Governance at the speed of innovation
Human history, if you like, is a story about constant innovation, progress and technology. We’re inventors, and from the wheel to vaccines to space flight, we’ve created machines and medicines to improve our lives.
But in the second half of the twentieth century, something changed. The pace of invention accelerated exponentially, and it shows no sign of slowing. This acceleration is mainly due to digital technology and its ‘long tail’ of innovations, including computers, computer networks, mobile devices, social media and other related advances.
Fairchild Semiconductor and Intel co-founder (and later Intel CEO) Gordon Moore posited in 1965 that the number of components per integrated circuit would double every year for at least a decade. In 1975, he revised his statement to predict a doubling every two years.
‘Moore’s Law,’ as it became known, has roughly held since, but technology isn’t the only thing changing fast: so are our societies. Society and technology are intrinsically linked, as changes in one can trigger changes in the other.
Rapid innovation: A governance challenge
What does this mean for governance? Shareholders, stakeholders and the general public can access more information faster than ever – and they’re not afraid to broadcast any doubts or concerns.
At the recent International Governance Leadership Conference (held in Sydney at the end of August 2023), noted social entrepreneur, business leader and technology innovator Kristofer Rogers spoke on ‘Governance at the speed of innovation.’ He posed critical questions about how governance can keep up with hyper-innovation and the importance of pivoting to meet new trends and challenges.
His central thesis was that ‘governance today is less about lessons learnt and more about embracing change and improving what you already do.’
The key challenge facing boards is how to perform their duties – especially their responsibility to prepare their organisations for future challenges – in our information-dense and often politically charged environment.
Is governance the key to a secure future?
Near-constant innovation can make it difficult for boards to position their organisations to thrive, maintain their social licences, and play their part in ensuring a safe and prosperous future for all. Boards have many responsibilities, including, but not limited, to:
- Vision and leadership
- Risk management
- Embracing technology
- Managing talent and diversity
- Collaboration and communication
- Maintaining a long-term perspective
- Supporting continuous learning
- Creating a supportive culture
- Monitoring performance
- Prioritising openness to change
Beyond these, governance in our age of hyper-innovation requires adaptability, a focus on sustainability, data-driven decision-making and a willingness to embrace disruption. It must keep up with a rapidly changing business landscape by fostering a culture of innovation and continuously evolving to meet new challenges and opportunities.
Rogers noted that many organisations now embody ‘leapfrog culture,’ with businesses responding to the new paradigm of radical innovation in one of two ways: incumbents double-down on their market positions, while challengers take bigger risks to win market share (and ‘leapfrog’ the incumbents).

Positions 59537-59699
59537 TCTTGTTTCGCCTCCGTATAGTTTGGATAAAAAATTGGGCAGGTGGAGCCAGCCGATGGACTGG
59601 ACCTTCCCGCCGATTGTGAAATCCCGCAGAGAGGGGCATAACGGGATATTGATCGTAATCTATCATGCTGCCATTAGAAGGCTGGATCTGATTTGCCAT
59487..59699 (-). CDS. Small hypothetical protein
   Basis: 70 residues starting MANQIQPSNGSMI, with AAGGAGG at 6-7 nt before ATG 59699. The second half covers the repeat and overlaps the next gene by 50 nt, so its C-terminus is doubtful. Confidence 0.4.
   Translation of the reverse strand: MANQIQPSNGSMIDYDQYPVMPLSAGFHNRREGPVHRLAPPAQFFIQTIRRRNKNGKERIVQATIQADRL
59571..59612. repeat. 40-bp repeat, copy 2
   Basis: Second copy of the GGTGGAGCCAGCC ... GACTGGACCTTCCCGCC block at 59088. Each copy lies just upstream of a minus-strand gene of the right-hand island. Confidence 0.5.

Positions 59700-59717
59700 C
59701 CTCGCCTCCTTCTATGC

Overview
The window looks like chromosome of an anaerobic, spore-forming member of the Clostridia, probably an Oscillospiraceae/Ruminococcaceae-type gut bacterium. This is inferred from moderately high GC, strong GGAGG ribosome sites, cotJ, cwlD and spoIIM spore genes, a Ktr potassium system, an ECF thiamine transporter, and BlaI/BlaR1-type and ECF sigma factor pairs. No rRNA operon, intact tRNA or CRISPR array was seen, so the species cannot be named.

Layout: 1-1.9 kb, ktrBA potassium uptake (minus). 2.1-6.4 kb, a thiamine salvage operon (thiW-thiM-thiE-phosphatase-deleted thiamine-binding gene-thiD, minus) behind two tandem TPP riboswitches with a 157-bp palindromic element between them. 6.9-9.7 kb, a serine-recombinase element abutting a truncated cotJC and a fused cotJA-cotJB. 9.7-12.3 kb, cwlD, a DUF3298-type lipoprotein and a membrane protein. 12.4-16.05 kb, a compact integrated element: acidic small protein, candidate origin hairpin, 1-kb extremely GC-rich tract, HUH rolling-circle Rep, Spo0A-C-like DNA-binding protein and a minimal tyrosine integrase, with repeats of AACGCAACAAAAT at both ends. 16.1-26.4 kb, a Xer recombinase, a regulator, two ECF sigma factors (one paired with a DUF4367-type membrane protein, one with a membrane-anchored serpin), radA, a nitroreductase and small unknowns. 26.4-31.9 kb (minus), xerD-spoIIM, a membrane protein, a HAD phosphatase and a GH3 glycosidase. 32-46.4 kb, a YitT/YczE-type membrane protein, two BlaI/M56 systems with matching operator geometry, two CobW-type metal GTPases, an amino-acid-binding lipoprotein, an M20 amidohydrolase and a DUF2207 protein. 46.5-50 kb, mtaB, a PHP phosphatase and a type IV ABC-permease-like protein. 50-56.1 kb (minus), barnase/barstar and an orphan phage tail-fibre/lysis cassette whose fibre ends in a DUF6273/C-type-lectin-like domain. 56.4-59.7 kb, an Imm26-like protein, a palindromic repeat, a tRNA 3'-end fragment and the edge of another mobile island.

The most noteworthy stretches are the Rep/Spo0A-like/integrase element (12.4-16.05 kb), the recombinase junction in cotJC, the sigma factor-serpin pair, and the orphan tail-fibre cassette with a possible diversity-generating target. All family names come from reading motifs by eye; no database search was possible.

In both cases, strong governance can position organisations to successfully navigate challenging waters by balancing new risks (and opportunities) against existing strategic goals. Those strategic goals may sometimes need to change – but that’s another story.
A robust platform for business: a necessity, not a luxury
Technology is simply an enabler, a set of tools to help individuals and organisations perform their tasks better. To meet their responsibilities, boards need a fast and secure platform running portal software that facilitates communication, discussion, information-sharing and more.
We believe that such technologies are longer a ‘nice-to-have’ luxury; for organisations that want to be competitive for talent and business, they’re a ‘must-have.’ Key capabilities these platforms should provide include:
- Centralised information
- Real-time updates
- Secure communications
- Collaboration and discussion
- Remote access
- Time and cost savings
- Board evaluation and performance tracking
- Secure voting and decision-making
- Analytics and reporting
- Integration with other tools
Rogers noted that as technology simply amplifies outcomes, the human elements of governance remain paramount. He emphasised that modern-day technologies – such as smartphones, which are more versatile and capable than most prior technologies – can vastly improve our ability to communicate with others and thus perform our duties.
Governance at the speed of innovation
Boards must learn and adapt while operating within their organisation’s strategic plans, which may need to be adjusted ‘on the fly’ in response to new developments and opportunities.
Social, not technological, change will define the future, Rogers posited, with technology’s positive social impacts outweighing the negatives. Organisations must embrace innovation and create cultures that balance continuity and established practices against necessary change to prosper.
The challenge is as enormous as the opportunity. Beyond technology, boards will require flexible thinkers with a firm grasp of current best practices and institutional knowledge and the ability to adapt and adopt new technologies, business models and opportunities.
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